451organize your {{PATH}} according to the task at hand.)
452
453Compiled code can be intermixed with interpreted code on systems that
454support dynamic loading, which includes modern versions of *BSD,
455Linux, Mac OS X, Solaris, and Windows.
456
457We can compile our factorial function, producing a file named
458{{fact.so}} (`shared object' in Linux-ese, the same file type is used
459in OS X and Windows, rather than {{dylib}} or {{dll}}, respectively).
460
461 chicken$ csc -dynamic fact.scm
462 chicken$ csi -quiet
463 #;1> (load "fact.so")
464 ; loading fact.so ...
465 #;2> (fact 6)
466 720
467
468On any system, we can just compile a program directly into an
469executable. Here's a program that tells you whether its argument is a
470palindrome.
471
472 (define (palindrome? x)
473   (define (check left right)
474     (if (>= left right)
475         #t
476         (and (char=? (string-ref x left) (string-ref x right))
477              (check (add1 left) (sub1 right)))))
478   (check 0 (sub1 (string-length x))))
479 (let ((arg (car (command-line-arguments))))
480   (display
481    (string-append arg
482                   (if (palindrome? arg)
483                       " is a palindrome\n"
484                       " isn't a palindrome\n"))))
485 
486We can compile this program using {{csc}}, creating an executable
487named {{palindrome}}.
488
489 $ csc -o palindrome palindrome.scm
490 $ ./palindrome level
491 level is a palindrome
492 $ ./palindrome liver
493 liver isn't a palindrome
494
495Chicken supports separate compilation, using some extensions to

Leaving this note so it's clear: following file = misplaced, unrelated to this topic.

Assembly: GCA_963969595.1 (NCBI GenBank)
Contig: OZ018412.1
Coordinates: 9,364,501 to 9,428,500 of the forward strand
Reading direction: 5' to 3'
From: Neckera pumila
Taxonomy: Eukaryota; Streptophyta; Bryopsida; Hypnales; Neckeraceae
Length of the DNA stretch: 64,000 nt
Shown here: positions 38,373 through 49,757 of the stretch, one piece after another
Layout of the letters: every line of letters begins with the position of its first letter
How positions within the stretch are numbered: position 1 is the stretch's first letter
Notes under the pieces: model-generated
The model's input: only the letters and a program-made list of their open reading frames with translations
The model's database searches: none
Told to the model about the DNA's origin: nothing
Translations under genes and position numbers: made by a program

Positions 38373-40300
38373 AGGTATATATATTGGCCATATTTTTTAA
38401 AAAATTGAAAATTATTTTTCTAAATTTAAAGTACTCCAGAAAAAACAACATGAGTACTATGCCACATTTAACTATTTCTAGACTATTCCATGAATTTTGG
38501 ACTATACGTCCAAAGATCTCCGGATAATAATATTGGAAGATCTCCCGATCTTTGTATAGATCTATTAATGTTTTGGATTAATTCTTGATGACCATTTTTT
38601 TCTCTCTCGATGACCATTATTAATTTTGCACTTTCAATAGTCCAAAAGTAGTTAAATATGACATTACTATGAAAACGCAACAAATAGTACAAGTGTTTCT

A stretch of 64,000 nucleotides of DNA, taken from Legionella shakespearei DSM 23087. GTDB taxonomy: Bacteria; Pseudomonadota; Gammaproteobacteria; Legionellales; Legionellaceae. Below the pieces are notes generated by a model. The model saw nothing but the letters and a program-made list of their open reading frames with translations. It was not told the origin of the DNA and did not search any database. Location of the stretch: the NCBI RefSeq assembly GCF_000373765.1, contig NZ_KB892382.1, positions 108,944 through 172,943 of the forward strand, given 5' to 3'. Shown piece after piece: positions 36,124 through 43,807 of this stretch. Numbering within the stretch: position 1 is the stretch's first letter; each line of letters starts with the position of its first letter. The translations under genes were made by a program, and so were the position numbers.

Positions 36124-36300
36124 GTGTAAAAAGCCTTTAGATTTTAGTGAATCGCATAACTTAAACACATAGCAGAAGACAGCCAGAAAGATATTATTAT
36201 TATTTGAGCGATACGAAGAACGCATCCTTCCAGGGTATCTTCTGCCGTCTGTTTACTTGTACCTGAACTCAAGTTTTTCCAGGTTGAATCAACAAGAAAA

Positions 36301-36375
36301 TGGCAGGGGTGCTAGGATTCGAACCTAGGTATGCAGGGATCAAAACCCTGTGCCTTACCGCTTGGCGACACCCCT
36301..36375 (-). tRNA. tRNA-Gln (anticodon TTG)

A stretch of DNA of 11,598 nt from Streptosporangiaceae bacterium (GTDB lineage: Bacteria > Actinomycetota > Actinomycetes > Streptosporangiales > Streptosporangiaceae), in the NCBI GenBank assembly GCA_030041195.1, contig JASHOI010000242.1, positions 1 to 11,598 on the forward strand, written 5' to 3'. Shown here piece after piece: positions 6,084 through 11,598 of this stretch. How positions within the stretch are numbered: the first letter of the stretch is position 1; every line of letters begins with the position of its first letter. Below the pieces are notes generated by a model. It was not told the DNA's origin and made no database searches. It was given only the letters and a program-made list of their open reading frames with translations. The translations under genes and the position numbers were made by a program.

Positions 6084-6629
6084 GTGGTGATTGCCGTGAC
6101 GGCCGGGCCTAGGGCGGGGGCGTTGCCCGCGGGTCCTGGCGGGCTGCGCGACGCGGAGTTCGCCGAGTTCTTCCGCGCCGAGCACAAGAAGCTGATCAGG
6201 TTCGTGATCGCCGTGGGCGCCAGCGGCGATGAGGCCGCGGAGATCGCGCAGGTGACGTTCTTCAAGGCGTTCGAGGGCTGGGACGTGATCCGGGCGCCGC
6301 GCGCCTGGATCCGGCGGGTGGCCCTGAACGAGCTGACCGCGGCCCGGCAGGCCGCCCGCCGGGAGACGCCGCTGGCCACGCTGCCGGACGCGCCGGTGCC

496Scheme. Let's divide our palindrome program into a library module
497({{pal-proc.scm}}) and a client module ({{pal-user.scm}}).
498
499Here's the external library. We {{declare}} that {{pal-proc}} is a
500`unit', which is the basis of separately-compiled modules in
501Chicken. (Units deal with separate compilation, but don't involve
502separated namespaces; namespaced module systems are available as
503eggs.)
504
505 ;;; Library pal-proc.scm
506 (declare (unit pal-proc))
507 (define (palindrome? x)
508   (define (check left right)
509     (if (>= left right)
510         #t
511         (and (char=? (string-ref x left) (string-ref x right))
512              (check (add1 left) (sub1 right)))))
513   (check 0 (sub1 (string-length x))))
514
515Next we have some  client code that `uses' this separately-compiled
516module. 
517
518 ;;; Client pal-user.scm
519 (declare (uses pal-proc))
520 (let ((arg (car (command-line-arguments))))
521   (display
522    (string-append arg
523                   (if (palindrome? arg)
524                       " is a palindrome\n"
525                       " isn't a palindrome\n"))))
526
527Now we can compile and link everything together. (We show the compile
528and link operations separately, but they can of course be combined
529into one command.)
530
531 $ csc -c pal-proc.scm
532 $ csc -c pal-user.scm
533 $ csc -o pal-separate pal-proc.o pal-user.o
534 $ ./pal-separate level
535 level is a palindrome
536
537=== Installing an egg
538
539Installing eggs is quite straightforward on systems that support
540dynamic loading (again, that would include *BSD, Linux, Mac OS X,
541Solaris, and Windows).  The command {{chicken-install}} will fetch an
542egg from the master Chicken repository, and install it on your local
543system.
544